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wrote:

Not the spark plug hole! The wire hole. I never did see the spark plugs.

There was some black rectangular thing a couple inches from the engine, 6 or 8" long x 2" wide at its widest point x 3" high that had 4 wires which looked like spark plug wires, black and same diameter as a spark plug wire, coming out of it, a row of them. They disappeared under some cover, maybe a grey aluminum (or plastic?) decorative cover on a black engine, and I assumed they were headed for the spark plugs.
The wires and ttheir ends, described in my answer to trader, looked like spark plug wires, at the distributor end.
The wires looked too heavy, didn't they, to be powering coils mounted on each plug.
The galvanizing on the nail wouldnt' interfere with electric current, would it?
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On 12/08/2015 11:47 PM, Micky wrote:

I don't know. Zinc is a conductor and is more conductive that iron or steel but only about a quarter of copper. What I meant by my snarky comment about sticking a nail in the spark plug hole is the ignition module might be 'smart' enough to monitor the resistance of the wires and not fire if it is out of the expected range.
I had an Audi that got about 15K on a set of plug wires. The performance wouldn't noticeably degrade, you'd just go out one morning and the car wouldn't start. Get the spare set out of the trunk, put them on, and you were good to go. That was still early in the evolution of automotive computers but I assumed there was some sort of sensing. Or maybe it was just a cargo cult repair.
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wrote:

I never thought of that. Maybe so. That might mean then end of getting the full sparkplug jolt when you pull the wire off while the engine is running. Old times. I'll miss them.

Interesting. Maybe I"ll have a chance sometime to learn how that car worked. I'll post back in 5 years.
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On 12/09/2015 12:14 PM, Micky wrote:

Back in the early '70s a friend bought a new Volvo. He was the first of my group to buy a real car versus the ragtag collection of junk we'd all driven through college. We stopped, probably for a six pack, got back in the car, and it wouldn't start. No prob with two old pros like us. He popped the hood and we stared at the engine. It was missing all the familiar landmarks like a carburetor.
Turned out the brains of the operation was under the passenger seat and I'd kicked a connector loose getting in. That was the beginning the end.
I've got two bikes and a pickup that still have most of the traditional stuff. As far as the V-Strom and the Toyota, I just hope they keep on doing what they're doing. I might be able to unravel the Suzuki since it isn't the latest V-Strom model that got even more sophisticated.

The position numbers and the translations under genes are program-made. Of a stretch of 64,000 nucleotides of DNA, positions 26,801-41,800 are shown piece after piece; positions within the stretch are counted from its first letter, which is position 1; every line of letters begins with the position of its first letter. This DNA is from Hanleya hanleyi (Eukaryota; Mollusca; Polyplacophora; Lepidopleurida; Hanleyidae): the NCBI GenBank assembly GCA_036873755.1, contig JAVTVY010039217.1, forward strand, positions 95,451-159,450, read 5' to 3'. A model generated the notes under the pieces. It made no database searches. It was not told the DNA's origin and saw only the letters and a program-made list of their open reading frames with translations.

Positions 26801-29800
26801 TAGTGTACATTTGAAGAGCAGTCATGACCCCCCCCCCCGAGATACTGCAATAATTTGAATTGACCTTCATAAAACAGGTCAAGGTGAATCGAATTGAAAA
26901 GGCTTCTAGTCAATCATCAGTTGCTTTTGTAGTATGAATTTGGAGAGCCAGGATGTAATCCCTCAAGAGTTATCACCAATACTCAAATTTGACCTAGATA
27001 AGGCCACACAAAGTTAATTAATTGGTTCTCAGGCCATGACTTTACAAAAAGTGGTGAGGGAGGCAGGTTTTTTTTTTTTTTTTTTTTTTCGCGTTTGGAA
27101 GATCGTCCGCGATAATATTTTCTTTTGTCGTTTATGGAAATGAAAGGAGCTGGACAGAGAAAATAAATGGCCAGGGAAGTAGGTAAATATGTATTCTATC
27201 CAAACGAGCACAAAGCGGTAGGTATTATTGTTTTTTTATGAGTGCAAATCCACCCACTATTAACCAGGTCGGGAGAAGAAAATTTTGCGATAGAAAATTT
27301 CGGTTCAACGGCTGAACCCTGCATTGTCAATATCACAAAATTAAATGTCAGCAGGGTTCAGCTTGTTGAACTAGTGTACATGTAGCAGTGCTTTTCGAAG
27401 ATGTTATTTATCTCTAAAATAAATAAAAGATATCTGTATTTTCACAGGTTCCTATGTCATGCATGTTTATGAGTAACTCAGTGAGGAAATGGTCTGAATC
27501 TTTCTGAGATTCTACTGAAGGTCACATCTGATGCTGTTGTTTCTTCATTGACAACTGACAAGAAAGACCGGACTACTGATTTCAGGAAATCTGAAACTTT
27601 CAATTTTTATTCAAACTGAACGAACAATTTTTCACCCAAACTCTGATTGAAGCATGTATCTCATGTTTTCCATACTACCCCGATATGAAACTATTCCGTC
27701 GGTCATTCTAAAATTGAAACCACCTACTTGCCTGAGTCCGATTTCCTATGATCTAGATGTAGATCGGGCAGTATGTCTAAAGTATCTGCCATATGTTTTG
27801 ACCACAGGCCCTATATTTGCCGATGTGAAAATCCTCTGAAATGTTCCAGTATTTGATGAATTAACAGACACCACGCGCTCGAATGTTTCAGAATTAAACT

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wrote:

jump, so there is a very good chance you would not see the spark. If you stuck your finger in the hole it would have told you if there was spark or not. As for one module and 4 plugs, it was almost certainly 2 coils mounted together running "waste spark" - which makes it even harder to get a visible spark doing what you were doing, because it had to junp THREE gaps now. One coil fires twice every revolution, 0 once on a charged and compressed cyl and once on an empty cyl - on 2 cyls at a toime - so each time it sees a different compressed cyl, and a different empty cyl.
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On Wed, 09 Dec 2015 17:24:57 -0500, snipped-for-privacy@snyder.on.ca wrote:

I used to be able to handle spark-plug jolts, without even moving my arm much, but I think that was before electronic ignition. I'm 68 now and I had images of falling dead on the sidewalk if I did that this time (well, not that, but holding the wire directly while I held it close to the nail.) Not that I really think it coulld happen, but it wasn't even my car!

Wow. Never heard of that. When it is my car, I'll come at it more slowly, with more reading, and with more determination.
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On 12/09/2015 11:22 PM, Micky wrote:

Harley always used waste spark ignition. There are two separate coils but they both fire together. That's the secret of the famous potato potato sound; they misfire about 10% of the time at idle when the cylinders aren't scavenged efficiently.
Then you have the newer, sophisticated, fuel injected bikes that are programmed to misfire at idle so they sound 'right'. Honda even unbalanced a perfectly good engine to get the necessary shaking.
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wrote:

ROFL
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On Sunday, December 6, 2015 at 2:59:38 PM UTC-6, Micky wrote:

What is a hot shot ?
You had some nails in your pocket....Please stop using drugs.